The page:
despite being empty
singing and singing and singing
until somebody listens
Standing beside his Papa in the stillness of the near naked trees
The brush starting to burn
reaching the kindling and the dried driftwood
always moving up up
Up
he is safe
He is the hand in his Papa’s hand
A spark jumps close to his left foot
A running shoe that once belonged to his cousin

“it brings out the deliciousness” by Sasha on her couch


Sun, October 18, 2015
4:29pm
5 minutes
The Ayurvedic Cookbook
Amadea Morningstar & Urmila Desai


Jay gets back from the woods and he’s different. He went to tree plant for a summer and stayed for four years. You got an email from him that simply said, “i’m staying”. No capitalization or punctuation. Just those two words. He gets back from the woods and the colour of his eyes has changed. We meet on Main St. for a beer and he takes me in like he never has before. He takes me in like a mirage, or the fall colours. I ask if he was lonely and he says he wasn’t. I ask if he’s weirded out by the concrete and the new buses. He says he isn’t. He asks if we’re still friends and I say, yeah, but it’s a bit of a lie because since he’s been gone we’ve only hung out a couple of times. His new eyes glaze over when I say this. He looks at his hands. They look like the hands of a father, the hands of someone who knows things about maple syrup and skinning rabbits.

“I look at the sky recalling” by Sasha at her desk


Wednesday July 23, 2014
11:52am
5 minutes
A Memory Returns
Bobby Ferguson


I look at the sky recalling Jem’s face, beside mine, sharing one pillow like two chickens in the coop. His eyes are like the Big Dipper – sparkling and twinkling and telling stories without any words coming out. I go for walks in the forest by the old house, by the house with windows on all sides. Jem used to say he felt like he was in a fishbowl. “No one’s looking!” I’d say. We didn’t have neighbours. The only eyes on us were God’s.

“kind of contrary” by Sasha on her bed


Sunday January 26, 2014
1:31am
5 minutes
NOW Magazine, January 23-29, 2014

In the woods, I forage for mushrooms. Chanterelle, oyster, porcini and portobello. You try to tell me that we can’t find all of those varietals here but we can. And I do. I clean them with a cut-up sheet, covered in lilies of the valley. I chop them up all together, finely, dicing and mincing until the cutting board is blacked. I warm a skillet with a slab of butter and a sliced clove of garlic. I add the mushrooms. I stir, rhythmically. I close my eyes and I breath in the smell of this place. I eat a bowl of this with nothing else but a curl of parmesan cheese. I use a fork that used to belong to my sister. I watch the sun fall behind the trees and I listen to the owl reminding me of night. You’ve been by the water, trying to catch a trout. You come home once it’s dark, empty handed. But not for long… Soon you, too, have a bowl of mushrooms and a glass of elderflower wine.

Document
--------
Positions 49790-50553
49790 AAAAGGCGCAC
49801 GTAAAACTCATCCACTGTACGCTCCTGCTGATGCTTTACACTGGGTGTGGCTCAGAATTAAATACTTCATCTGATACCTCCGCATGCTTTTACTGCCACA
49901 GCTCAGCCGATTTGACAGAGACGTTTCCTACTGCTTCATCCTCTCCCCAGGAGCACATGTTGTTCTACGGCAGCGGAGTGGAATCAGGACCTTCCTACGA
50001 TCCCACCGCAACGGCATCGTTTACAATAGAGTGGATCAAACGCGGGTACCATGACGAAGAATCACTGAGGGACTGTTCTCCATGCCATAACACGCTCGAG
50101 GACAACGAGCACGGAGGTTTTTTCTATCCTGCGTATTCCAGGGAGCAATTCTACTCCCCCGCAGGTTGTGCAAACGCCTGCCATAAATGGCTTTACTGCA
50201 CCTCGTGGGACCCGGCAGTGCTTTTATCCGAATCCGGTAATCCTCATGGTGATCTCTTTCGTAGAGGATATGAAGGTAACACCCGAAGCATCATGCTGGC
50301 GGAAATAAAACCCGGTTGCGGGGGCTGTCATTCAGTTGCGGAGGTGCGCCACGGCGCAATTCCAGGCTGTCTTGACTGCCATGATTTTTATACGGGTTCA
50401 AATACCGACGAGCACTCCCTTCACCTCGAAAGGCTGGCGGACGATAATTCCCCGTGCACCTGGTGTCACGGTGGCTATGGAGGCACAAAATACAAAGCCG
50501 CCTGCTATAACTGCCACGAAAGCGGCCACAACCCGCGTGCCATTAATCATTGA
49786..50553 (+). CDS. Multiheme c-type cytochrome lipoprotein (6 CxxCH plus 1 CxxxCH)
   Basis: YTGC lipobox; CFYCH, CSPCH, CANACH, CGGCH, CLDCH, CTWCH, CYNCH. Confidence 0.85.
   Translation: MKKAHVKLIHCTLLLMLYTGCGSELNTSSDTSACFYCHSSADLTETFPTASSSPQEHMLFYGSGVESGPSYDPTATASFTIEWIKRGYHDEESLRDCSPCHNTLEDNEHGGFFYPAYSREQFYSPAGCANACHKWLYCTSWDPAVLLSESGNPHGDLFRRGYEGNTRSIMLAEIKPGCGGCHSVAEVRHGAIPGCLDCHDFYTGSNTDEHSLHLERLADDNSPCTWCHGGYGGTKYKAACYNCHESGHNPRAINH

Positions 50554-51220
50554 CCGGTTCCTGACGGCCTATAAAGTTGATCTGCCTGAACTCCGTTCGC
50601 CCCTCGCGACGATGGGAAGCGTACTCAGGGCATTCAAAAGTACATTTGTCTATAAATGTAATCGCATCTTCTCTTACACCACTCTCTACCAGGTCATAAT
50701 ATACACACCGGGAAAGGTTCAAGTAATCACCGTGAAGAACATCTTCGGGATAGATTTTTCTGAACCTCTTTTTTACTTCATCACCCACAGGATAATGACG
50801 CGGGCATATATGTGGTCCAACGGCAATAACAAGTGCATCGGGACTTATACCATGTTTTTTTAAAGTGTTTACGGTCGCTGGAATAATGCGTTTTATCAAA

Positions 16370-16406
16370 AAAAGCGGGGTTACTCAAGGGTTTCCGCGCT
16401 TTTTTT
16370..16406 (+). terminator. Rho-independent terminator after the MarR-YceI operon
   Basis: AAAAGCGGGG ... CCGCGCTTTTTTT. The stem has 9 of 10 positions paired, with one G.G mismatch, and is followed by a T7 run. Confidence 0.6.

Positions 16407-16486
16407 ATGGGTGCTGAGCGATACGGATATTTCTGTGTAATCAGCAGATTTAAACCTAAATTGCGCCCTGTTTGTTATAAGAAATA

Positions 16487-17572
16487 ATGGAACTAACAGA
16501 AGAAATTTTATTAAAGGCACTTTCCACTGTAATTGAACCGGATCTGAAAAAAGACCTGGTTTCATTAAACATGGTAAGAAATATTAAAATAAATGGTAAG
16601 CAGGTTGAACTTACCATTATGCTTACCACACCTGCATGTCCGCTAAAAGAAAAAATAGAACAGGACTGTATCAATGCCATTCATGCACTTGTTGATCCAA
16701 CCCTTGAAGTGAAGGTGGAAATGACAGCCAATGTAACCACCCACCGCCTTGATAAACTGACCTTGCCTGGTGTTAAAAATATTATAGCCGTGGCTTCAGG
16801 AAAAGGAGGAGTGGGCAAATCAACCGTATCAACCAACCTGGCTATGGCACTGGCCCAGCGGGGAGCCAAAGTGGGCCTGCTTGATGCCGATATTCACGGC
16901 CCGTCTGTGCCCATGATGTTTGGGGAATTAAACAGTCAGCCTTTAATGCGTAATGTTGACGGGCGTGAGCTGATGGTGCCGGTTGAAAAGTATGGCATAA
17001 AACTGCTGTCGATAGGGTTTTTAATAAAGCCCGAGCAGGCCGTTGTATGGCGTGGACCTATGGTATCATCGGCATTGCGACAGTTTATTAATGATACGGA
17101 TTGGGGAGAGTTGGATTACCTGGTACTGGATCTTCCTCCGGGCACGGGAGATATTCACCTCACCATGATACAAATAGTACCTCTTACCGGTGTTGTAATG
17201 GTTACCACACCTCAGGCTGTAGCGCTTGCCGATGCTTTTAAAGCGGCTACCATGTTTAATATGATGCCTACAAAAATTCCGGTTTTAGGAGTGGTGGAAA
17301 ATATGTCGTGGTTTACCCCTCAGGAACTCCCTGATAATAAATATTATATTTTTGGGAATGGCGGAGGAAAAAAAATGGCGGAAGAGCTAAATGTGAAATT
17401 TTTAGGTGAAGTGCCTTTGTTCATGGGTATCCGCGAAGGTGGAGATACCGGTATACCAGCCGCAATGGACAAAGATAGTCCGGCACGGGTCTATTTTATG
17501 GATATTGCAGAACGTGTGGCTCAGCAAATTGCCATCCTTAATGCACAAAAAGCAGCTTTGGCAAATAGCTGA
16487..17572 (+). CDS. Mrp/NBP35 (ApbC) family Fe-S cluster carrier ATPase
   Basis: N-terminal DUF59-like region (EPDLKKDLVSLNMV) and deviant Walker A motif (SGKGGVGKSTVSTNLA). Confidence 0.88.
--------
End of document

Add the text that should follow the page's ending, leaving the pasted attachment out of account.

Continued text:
“Stacking wood” by Sasha on her bed


Sunday January 19, 2014
1:03am
5 minutes
Stacking Wood
Mimi Lipton and Thorston Duser


Charlie and I stack wood in the late summer. She’s in her cut off Nirvana shirt and wrap around sunglasses, with grey cargo shorts. I’m in a floral sundress. It’s how we do it, me and Charlie. When she built the Yurt she was still coming to the city on weekends, but not anymore. The noise makes her hands shake. The light, street-lamps and signs on a higher voltage than the moon, gives her bad dreams. I come a few times a year. I bring things she can’t get in the town of three hundred that’s twelve kilometres away. Like chia seeds and tahini and heirloom tomato seeds. We don’t talk a lot, she mostly gestures, and occasionally reads me a passage from whatever book she’s reading. It’s disorienting to think that we shared a womb.